Cities from space: new portraits of the global urban fabric

David Potere, Princeton University

Prior to 2000, if one asked the simple questions, “How much of the Earth is urban, how much is designated for conservation, and what is their spatial relationship?” the only available global maps were not up to the task. That landscape has changed. Over the past five years, international research groups from both government and academia have produced eight global-scale maps that can be used to describe urban areas, and one spatially-complete map of protected areas. With the world’s urban population expected to grow by nearly two billion through 2030, these new maps have arrived just in time.

The aim of this research is threefold: (1) to assess the accuracy of the eight urban maps using a global sample of city-scale maps, (2) to use the most accurate global urban map to characterize the urban-proximity of conservation lands, and (3) to model future urban expansion through 2100 and explore the implications of this expansion for global-scale conservation planning. We identify the new 500 meter resolution Moderate Resolution Imaging Spectroradiometer (MODIS) urban map as the most accurate characterization of the extent and spatial distribution of urban areas. Turning to the question of conservation, we find that globally more than 20,000 square kilometers of this urban map are also mapped as protected areas. Our simple model of urban expansion indicates that in the absence of effective park administration, this urban encroachment could nearly triple by the end of the century. Long-term, the aim of this urban mapping and modeling project is to identify particularly vulnerable biodiversity hotspots, and to provide conservation planners with a useful platform to test a wide suite of strategies for prioritizing global-scale conservation efforts.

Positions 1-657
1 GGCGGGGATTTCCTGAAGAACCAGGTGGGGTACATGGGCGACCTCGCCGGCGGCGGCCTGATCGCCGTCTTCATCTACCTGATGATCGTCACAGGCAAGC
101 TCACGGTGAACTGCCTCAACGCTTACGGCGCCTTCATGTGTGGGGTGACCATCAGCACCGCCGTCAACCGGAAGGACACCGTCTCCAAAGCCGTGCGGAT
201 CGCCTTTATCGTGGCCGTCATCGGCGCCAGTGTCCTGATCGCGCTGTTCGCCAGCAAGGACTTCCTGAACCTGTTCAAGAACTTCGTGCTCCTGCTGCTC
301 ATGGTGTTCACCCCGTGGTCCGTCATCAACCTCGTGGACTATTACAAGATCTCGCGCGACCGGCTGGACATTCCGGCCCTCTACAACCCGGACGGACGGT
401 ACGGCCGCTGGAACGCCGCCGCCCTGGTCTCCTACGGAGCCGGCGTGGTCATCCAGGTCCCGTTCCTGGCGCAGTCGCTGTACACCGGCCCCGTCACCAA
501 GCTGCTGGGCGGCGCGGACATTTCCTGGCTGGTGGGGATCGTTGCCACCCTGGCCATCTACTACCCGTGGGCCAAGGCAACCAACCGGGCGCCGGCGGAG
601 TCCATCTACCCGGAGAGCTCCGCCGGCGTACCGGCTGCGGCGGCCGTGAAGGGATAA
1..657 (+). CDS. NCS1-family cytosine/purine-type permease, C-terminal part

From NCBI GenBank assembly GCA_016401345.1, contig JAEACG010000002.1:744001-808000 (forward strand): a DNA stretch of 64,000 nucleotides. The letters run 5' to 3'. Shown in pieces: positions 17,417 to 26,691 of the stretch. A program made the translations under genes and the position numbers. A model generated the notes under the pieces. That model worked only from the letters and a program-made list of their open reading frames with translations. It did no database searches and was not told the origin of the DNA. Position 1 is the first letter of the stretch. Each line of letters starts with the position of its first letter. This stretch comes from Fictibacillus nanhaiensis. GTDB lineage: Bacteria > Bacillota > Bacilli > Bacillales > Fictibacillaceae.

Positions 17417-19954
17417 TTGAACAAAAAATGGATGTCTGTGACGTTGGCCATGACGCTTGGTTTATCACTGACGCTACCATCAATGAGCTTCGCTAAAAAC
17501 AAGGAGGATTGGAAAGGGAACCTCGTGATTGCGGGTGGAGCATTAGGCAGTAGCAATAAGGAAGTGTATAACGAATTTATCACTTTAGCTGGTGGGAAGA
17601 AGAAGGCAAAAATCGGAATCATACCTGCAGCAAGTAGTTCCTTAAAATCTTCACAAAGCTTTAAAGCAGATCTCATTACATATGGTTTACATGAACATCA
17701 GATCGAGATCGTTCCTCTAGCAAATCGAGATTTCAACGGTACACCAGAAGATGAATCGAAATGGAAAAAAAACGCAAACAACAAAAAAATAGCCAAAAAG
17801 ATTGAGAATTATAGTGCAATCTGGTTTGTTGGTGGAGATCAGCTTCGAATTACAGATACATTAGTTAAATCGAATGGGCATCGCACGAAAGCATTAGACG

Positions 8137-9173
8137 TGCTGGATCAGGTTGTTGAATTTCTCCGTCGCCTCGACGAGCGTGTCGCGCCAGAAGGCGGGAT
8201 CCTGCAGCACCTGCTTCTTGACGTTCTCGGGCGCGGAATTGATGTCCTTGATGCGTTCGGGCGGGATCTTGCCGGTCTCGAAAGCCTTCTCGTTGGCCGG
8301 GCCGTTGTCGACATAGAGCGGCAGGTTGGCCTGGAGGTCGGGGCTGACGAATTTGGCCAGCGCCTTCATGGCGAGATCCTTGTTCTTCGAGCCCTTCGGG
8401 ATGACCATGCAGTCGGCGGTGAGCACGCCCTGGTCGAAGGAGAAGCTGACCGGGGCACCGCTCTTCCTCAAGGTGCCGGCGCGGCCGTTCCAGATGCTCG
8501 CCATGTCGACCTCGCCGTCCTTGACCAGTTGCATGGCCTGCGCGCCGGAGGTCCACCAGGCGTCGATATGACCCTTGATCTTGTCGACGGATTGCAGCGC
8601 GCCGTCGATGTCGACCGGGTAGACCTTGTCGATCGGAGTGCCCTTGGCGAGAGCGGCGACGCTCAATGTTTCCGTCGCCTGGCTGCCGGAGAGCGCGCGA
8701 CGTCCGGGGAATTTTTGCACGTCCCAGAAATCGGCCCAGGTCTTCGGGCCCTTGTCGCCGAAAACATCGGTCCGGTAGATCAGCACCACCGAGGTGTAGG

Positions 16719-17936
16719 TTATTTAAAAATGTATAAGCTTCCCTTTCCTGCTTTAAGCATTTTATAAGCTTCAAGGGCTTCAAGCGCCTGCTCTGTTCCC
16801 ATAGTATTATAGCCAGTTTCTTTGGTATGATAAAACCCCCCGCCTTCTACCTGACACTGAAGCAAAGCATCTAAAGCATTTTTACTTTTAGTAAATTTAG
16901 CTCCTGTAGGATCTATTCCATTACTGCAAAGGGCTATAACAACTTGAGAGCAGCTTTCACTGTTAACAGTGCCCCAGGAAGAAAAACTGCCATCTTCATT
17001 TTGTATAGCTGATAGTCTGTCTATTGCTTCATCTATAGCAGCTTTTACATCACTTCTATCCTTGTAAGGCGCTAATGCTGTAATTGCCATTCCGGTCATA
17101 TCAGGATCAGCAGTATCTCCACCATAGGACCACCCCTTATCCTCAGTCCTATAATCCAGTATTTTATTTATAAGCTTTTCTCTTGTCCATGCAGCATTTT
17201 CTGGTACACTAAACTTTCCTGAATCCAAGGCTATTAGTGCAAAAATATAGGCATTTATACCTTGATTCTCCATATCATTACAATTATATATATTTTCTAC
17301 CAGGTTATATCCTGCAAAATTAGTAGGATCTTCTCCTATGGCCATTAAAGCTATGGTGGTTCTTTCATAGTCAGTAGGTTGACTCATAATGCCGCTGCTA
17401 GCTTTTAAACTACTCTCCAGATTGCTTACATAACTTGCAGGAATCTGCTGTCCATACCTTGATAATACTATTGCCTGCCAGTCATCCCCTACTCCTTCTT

Abstract Author(s): David Potere<br />Office of Population Research (OPR)<br />Princeton University<br /><br />Prof. Annemarie Schneider<br /> Center for Sustainability and the Global Environment (SAGE)<br />University of Wisconsin-Madison